Goodbye to Complacency:
Financial Literacy Education in the United States 2000-2005

Lois A. Vitt, Project Director
Gwen Reichbach, Jamie L. Kent, Jurg Siegenthaler

E X E C U T I V E   S U M M A R Y

Since 2000, public and private sector organizations intensified and escalated their commitment to help Americans learn to manage, save, and invest their money. Personal finance education programs multiplied and spread even as consumer debt deepened, stocks tanked in the 3 rd quarter of 2000, terrorist attacks stunned the World on 9/11/2001 , and the War on Terrorism commenced on two fronts. During the same period, corporate and other Wall Street scandals surfaced, policymakers clashed over Social Security reform, and to stay competitive, employers outsourced jobs and continued to transform pension and health benefits into models that require more money from, and more decision-making, by workers.

In 2005, nearly everyone understands that times have changed. Americans also are becoming increasingly aware that they must become more responsible for their own future financial well being. This report updates a study commissioned and published by the Fannie Mae Foundation in 2000, Personal Finance and the Rush to Competence: Financial Literacy Education in the United States . It is an overview of the proliferation and effectiveness of the financial literacy education efforts undertaken during the past five years to help Americans achieve competence in personal finance.


The AARP commissioned this study of the current state of financial literacy education to update our prior research. We designed this analysis to learn what progress has been made since 2000 by both public and private organizations committed to personal financial education. We sought to understand the challenges program managers and educators face today, and to learn whether financial education is making a difference in the lives of program participants. In addition, we examined the influence of campaigns to "save, invest and learn" on financial education, noted the characteristics of more recent initiatives, and chronicled the legislative efforts--both federal and state--that have been introduced or have become new law.

The information contained in this study came from the following sources: (1) literature; (2) telephone and in-person interviews with program directors, educators, and researchers; (3) program site visits; (4) focus group interviews with participants who attended courses or seminars at the sites we visited; (5) interviews with industry leaders from both the public and private sectors, (6) Internet research of 250 active websites and (7) an analysis of the materials that were submitted by benefits educators competing for Pensions & Investments coveted "Eddy Awards." To the extent possible, given the time constraints required to produce this research, we followed the methods and benchmarking process used in our prior study to learn the scope and effectiveness of financial literacy education activity nationwide.

As in our previous study, the program managers, educators and consultants we interviewed represent a remarkably diverse population. They include: (1) workplace financial educators and consultants; (2) Cooperative Extension Service (CES) Education Directors; (3) college program directors; (4) the United States Army; (5) youth program directors and teachers; (6) faith-based program administrators; (7) community program directors; and (8) nationwide programs for the general public.


In the mid-to-late 1990s, a financial literacy education "movement" exploded onto the contemporary scene in the United States. Changes in individual and family finances had been influenced by various macroeconomic events and long-term trends. Despite a period of sustained economic expansion, the future sufficiency of Social Security, Medicare, and traditional employee benefits were increasingly being called into question. Concerns in both the public and private sectors were fueled by forecasts about the great numbers of baby boomers that would soon begin to retire and by mounting competitive pressures on employers to stem rapidly rising employee benefit costs.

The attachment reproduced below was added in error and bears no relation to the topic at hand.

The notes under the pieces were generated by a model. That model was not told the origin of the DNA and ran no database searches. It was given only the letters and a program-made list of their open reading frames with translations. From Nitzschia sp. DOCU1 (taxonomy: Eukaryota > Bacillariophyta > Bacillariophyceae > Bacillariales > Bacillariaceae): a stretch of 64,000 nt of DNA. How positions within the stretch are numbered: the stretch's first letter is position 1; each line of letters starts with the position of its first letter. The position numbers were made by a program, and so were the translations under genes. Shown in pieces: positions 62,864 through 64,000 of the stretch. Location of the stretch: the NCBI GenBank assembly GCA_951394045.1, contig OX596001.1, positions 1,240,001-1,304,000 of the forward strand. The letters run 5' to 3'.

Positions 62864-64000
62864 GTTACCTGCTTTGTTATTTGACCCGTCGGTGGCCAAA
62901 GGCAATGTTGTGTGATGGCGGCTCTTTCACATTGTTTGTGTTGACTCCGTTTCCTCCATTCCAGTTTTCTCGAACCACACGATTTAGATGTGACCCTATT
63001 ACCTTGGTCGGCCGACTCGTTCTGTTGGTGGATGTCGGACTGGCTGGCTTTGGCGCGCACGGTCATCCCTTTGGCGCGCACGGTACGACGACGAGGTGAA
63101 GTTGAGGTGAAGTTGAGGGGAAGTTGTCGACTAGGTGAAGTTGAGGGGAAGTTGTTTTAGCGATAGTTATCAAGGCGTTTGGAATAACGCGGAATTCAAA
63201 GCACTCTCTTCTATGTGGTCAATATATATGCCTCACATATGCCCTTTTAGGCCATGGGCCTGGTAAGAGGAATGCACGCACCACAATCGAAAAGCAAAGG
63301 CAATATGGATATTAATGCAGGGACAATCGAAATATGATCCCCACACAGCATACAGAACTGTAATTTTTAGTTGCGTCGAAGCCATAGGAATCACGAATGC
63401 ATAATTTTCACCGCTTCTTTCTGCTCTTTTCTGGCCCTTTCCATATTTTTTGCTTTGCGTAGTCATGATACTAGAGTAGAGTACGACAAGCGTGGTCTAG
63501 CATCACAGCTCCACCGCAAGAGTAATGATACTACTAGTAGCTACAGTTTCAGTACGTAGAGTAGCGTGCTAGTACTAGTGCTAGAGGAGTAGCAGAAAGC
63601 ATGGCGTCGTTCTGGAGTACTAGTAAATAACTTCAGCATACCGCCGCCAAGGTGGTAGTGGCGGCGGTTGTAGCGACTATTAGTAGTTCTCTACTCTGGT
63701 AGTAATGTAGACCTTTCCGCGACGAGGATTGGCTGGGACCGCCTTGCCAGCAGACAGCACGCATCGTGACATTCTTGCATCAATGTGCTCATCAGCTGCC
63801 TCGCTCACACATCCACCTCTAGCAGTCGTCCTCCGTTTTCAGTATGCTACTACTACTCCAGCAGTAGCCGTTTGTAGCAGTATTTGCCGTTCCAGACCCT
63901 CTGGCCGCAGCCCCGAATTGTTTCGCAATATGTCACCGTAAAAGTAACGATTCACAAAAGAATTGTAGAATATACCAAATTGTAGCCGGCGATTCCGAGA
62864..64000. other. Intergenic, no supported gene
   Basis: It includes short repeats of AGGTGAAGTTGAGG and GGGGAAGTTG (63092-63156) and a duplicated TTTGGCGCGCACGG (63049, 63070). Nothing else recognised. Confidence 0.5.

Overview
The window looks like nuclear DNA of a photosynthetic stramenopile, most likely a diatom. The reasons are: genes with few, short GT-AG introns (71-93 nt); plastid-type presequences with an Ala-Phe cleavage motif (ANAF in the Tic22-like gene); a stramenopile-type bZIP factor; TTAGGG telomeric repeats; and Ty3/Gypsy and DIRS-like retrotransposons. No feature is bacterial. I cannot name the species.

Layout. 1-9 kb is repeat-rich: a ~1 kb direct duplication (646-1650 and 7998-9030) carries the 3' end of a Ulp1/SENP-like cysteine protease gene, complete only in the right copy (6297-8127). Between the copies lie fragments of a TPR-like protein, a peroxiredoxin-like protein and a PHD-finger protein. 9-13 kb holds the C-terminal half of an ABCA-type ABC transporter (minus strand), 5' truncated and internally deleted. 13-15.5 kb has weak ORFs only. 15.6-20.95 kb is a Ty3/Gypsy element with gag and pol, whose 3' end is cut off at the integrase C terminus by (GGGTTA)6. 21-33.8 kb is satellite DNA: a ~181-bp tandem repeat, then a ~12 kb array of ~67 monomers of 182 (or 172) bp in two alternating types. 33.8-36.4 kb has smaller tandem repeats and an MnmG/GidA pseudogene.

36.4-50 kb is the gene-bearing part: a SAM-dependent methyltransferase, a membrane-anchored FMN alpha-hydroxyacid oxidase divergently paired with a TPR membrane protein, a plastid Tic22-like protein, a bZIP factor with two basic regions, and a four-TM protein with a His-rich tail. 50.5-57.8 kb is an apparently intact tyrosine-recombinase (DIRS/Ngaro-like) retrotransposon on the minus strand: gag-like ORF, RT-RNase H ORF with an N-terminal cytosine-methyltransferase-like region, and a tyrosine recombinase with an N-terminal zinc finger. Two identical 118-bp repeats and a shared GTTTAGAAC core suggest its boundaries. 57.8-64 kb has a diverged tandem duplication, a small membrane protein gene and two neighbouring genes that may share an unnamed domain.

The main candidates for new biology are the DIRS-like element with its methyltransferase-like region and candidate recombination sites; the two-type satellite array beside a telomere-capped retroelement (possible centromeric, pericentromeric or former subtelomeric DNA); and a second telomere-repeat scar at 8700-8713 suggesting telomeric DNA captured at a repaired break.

Campaigns to Save, Invest, and Learn

The American Savings Education Council (ASEC) was organized in July 1995 to raise public awareness about the need for increased personal savings. The Jump$tart Coalition for Personal Financial Literacy also began in 1995 to promote personal finance education in schools and improve the financial knowledge and abilities of children and young adults. The National Endowment for Financial Education (NEFE), in 1998, committed its resources to provide the public with effective education in basic personal financial management. Numerous federal departments, agencies, and commissions joined these efforts and became active, or expanded prior activities, in widespread efforts to raise public awareness and to make personal financial education more available to Americans.

In May, 2002, the Department of the Treasury established the Office of Financial Education (OFE) to coordinate the efforts of the Financial Literacy and Education Commission, a group chaired by the Secretary of Treasury and composed of representatives from 20 federal departments, agencies and commissions. Its purpose is to coordinate federal efforts to improve financial literacy and highlight education that helps Americans make wiser choices, especially with regard to saving, credit management, home ownership and retirement planning.

During the past five years, these initiatives and efforts have expanded. Older organizations, active in economic and personal finance education even before the 1990s, came forward and joined coalitions, commissions, partnerships, and other active organizations to provide nationwide networks of resources, research, staff, innovation, and educational materials to teach financial education to Americans at every age and socio-economic level.

An almost mirror-image of these efforts has occurred in cyberspace, as Internet offerings have become widely available, and largely free of cost, to anyone interested in tapping into this astonishingly vast and for the most part, excellent, financial information and education network.